Coming to Terms With Depression

From the WebMD Archives

You’ve just been diagnosed with depression. You may feel as if you are the only person in the world with this problem. That kind of feeling is just one symptom of the illness.

Of course, you aren’t alone. Nearly 17 million adults in the U.S. suffer from depression. It affects people of all ages, races, ethnic backgrounds, and socioeconomic classes – even those who seem to have everything in life.

Terry Bradshaw, a Hall of Fame quarterback and well-known sportscaster, struggled for years with crying jags and breakdowns before medication and therapy helped relieve his pain. British comedian and actor Hugh Laurie, best known in the U.S. as TV’s Dr. House, realized he was depressed during a charity stock car race when he felt utterly bored even as cars crashed all around him. The famed author of the Harry Potter novels, J.K. Rowling, dealt with crushing depression and suicidal thoughts after a failed marriage in her 20s.

Major depression is a medical illness, just like heart disease or diabetes. You didn’t ask for it, you don’t deserve it, and nothing you did caused it. But you can get relief. According to the National Alliance on Mental Illness, 80% to 90% of people who are diagnosed with major depression can be treated effectively.

You may wonder how to move forward with such a difficult and painful illness weighing you down. This article can help you understand how depression affects you and provides tips to help with your recovery.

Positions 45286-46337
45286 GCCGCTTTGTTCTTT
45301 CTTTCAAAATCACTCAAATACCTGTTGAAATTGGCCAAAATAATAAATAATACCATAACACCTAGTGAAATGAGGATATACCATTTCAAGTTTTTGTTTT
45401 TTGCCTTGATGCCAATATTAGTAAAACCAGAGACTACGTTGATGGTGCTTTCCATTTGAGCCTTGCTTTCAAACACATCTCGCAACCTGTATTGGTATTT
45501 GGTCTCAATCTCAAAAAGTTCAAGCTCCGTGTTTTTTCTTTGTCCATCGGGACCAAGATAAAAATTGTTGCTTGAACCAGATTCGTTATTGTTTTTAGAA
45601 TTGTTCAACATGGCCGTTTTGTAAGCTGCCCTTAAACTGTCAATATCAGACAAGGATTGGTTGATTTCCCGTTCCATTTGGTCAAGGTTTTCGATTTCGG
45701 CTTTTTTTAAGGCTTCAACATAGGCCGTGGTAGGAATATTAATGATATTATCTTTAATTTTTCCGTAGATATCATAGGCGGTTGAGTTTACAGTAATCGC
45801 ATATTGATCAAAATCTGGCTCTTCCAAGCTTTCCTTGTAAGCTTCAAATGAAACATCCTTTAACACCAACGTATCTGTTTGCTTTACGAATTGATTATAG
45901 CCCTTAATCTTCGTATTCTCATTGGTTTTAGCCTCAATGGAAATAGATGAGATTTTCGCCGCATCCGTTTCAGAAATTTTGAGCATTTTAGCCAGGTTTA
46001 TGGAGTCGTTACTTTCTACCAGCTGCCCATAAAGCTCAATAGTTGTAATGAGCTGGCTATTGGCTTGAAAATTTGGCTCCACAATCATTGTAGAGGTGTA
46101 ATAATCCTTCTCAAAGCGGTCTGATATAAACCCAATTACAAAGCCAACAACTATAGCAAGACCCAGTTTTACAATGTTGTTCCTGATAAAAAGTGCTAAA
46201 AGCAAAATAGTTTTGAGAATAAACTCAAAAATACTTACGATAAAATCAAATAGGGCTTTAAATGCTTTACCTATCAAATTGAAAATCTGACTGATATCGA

What Triggers Depression

Health experts don’t know exactly what causes depression, although a person’s genetics, environment, and brain chemistry probably all come into play. “Stress early in life, such as neglect or childhood trauma, can also set you up for becoming depressed in response to later stress,” says Jon Allen, PhD, senior staff psychologist at the Menninger Clinic in Houston.

Often, major life events such as job loss or the breakup of a marriage, drug or alcohol abuse, or chronic stress triggers an episode of depression. “If someone has had an episode of major depression, it’s likely that stressful life events occurred prior to the depression,” Allen says.

“How you perceive these events, and how you feel about yourself in relation to them, can have a big impact on your vulnerability for depression,” he says. “Feelings of failure and loss and feeling trapped in a difficult situation can lead to a sense of helplessness and hopelessness.”

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What Depression Feels Like

“There is nothing worse than depression,” says Anthony Rothschild, MD, professor of psychiatry and director of the Center for Psychopharmacologic Research and Treatment at the University of Massachusetts Medical School. “I’ve had patients who were cancer survivors tell me that they would take a recurrence of cancer over a relapse of depression.”

Yet, unless someone has experienced depression, it’s difficult to understand just how profoundly it can affect your life. Serious depression affects your thoughts, moods, behavior, and body. It saps your energy and makes life seem hopeless and empty.